Denials, Obstructions, and Silences: Lessons from Repertoires of Field Resistance (and Embrace)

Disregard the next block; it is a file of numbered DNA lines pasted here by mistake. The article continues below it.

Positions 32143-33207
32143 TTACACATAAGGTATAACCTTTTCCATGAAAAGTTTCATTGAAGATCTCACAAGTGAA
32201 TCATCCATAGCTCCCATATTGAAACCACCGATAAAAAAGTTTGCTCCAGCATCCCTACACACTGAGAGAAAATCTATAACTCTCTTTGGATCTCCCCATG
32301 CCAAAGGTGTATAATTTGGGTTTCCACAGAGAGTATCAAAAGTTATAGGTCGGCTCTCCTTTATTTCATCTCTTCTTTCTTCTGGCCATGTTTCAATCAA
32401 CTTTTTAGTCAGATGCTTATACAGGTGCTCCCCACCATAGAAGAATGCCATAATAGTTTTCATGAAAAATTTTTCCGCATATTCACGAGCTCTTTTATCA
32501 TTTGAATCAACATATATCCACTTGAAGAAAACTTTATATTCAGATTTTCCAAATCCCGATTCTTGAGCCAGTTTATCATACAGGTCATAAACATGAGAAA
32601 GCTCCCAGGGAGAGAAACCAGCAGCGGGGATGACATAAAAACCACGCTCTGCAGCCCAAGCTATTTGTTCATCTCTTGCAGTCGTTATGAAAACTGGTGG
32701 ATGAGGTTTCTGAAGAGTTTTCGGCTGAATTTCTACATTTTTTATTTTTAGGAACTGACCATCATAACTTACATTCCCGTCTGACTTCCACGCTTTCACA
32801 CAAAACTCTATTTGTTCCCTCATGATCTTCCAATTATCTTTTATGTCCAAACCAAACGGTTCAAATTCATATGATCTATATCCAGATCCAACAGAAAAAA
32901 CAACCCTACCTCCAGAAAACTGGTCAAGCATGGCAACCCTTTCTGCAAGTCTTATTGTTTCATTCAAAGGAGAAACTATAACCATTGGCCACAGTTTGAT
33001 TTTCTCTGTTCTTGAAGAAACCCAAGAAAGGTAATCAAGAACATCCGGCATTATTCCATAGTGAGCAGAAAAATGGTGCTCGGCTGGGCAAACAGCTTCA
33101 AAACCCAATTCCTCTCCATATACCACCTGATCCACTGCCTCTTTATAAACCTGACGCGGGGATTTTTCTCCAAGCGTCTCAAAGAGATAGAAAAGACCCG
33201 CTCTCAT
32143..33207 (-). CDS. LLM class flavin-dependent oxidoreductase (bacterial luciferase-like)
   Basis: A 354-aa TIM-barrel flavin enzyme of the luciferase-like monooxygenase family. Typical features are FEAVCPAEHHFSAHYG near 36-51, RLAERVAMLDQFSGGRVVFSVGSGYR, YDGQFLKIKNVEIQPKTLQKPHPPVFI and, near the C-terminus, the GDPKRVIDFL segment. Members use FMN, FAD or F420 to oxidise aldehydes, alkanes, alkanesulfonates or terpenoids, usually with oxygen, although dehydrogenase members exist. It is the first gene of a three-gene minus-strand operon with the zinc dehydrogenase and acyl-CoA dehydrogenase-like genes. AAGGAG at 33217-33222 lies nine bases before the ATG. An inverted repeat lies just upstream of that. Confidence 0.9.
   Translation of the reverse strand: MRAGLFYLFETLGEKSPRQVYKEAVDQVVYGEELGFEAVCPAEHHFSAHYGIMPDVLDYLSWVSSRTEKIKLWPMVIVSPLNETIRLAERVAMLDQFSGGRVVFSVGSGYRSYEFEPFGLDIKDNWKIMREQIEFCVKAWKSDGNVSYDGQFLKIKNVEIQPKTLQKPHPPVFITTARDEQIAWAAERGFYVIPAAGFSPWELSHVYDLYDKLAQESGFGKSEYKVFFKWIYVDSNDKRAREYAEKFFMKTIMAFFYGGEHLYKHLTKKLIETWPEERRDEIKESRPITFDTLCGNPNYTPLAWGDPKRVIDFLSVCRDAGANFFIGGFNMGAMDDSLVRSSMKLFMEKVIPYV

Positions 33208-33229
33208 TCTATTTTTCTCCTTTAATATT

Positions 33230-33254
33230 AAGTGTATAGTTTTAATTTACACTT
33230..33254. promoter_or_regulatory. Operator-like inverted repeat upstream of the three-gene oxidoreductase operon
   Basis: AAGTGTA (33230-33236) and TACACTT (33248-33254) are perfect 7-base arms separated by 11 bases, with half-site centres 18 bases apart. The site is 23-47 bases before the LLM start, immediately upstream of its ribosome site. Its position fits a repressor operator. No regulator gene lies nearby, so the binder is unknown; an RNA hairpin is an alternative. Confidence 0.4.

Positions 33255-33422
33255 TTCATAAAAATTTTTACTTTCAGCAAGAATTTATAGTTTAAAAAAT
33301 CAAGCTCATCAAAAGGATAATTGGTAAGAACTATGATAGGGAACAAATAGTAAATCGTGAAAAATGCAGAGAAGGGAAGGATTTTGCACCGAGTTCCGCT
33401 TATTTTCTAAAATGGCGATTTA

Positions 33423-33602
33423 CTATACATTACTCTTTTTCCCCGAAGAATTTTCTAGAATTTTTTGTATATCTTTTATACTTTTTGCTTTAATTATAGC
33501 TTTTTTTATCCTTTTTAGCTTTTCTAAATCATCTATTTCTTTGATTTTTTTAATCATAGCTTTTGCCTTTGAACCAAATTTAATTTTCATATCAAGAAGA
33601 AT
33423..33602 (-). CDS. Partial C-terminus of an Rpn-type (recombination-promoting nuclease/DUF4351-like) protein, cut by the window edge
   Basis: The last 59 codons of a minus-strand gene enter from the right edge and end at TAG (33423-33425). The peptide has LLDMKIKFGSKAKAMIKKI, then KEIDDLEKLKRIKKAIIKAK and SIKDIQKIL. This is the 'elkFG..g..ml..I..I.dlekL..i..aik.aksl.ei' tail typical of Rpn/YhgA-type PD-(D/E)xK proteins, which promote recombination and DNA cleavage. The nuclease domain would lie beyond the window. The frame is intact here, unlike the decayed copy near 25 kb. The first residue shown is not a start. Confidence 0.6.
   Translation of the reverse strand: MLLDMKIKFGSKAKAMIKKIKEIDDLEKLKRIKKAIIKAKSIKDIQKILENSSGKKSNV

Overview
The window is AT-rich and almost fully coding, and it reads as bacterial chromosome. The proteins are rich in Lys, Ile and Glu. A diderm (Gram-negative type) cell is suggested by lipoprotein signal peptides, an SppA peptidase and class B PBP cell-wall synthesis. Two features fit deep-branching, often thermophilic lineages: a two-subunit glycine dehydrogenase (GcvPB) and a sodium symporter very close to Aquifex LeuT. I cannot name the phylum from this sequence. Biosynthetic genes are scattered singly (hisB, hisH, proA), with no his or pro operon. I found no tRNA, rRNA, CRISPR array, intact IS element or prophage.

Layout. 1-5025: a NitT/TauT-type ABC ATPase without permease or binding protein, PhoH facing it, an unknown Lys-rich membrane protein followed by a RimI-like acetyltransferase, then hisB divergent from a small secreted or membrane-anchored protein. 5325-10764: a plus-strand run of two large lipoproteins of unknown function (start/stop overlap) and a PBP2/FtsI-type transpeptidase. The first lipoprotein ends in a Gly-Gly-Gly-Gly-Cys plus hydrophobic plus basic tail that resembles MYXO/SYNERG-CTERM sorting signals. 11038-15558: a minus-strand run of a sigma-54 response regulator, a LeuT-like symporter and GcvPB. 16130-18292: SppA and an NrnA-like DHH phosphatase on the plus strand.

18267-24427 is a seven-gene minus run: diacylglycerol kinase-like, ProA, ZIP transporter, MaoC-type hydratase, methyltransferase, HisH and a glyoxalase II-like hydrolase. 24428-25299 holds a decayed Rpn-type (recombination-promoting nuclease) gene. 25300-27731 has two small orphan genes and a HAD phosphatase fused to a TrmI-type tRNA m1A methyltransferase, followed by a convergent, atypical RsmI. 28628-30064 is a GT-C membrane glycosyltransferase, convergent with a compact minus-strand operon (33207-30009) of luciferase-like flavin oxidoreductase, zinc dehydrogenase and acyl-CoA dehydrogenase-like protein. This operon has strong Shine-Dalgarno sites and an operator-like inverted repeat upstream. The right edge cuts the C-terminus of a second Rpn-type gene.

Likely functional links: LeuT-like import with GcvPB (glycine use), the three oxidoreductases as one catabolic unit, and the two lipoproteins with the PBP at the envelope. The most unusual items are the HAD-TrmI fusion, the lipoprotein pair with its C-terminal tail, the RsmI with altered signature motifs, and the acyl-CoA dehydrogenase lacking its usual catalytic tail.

What do factory craftsmen, clinical anatomists, and business school professors have in common? Not too much, you might think, but think again. All these individuals share the ability to exhibit resistance when faced with a field inquiry into their working lives. And how can we not understand them? Few people really want to be studied-let alone by a field researcher like myself, claiming to follow an inductive research approach that might lead me to become intrigued by aspects of their lives that they do not get (ex-ante) to pick or might not want (ex-post) to discuss. Field resistance under such circumstances is understandable given that many scholars seek to “infiltrate” rather than access a field (Douglas, 1976, p. 167). By field resistance, I mean any reaction that field participants collectively deploy to resist a research inquiry into their social worlds. My main argument is that we can also learn a lot from capturing, analyzing, and qualifying field resistance.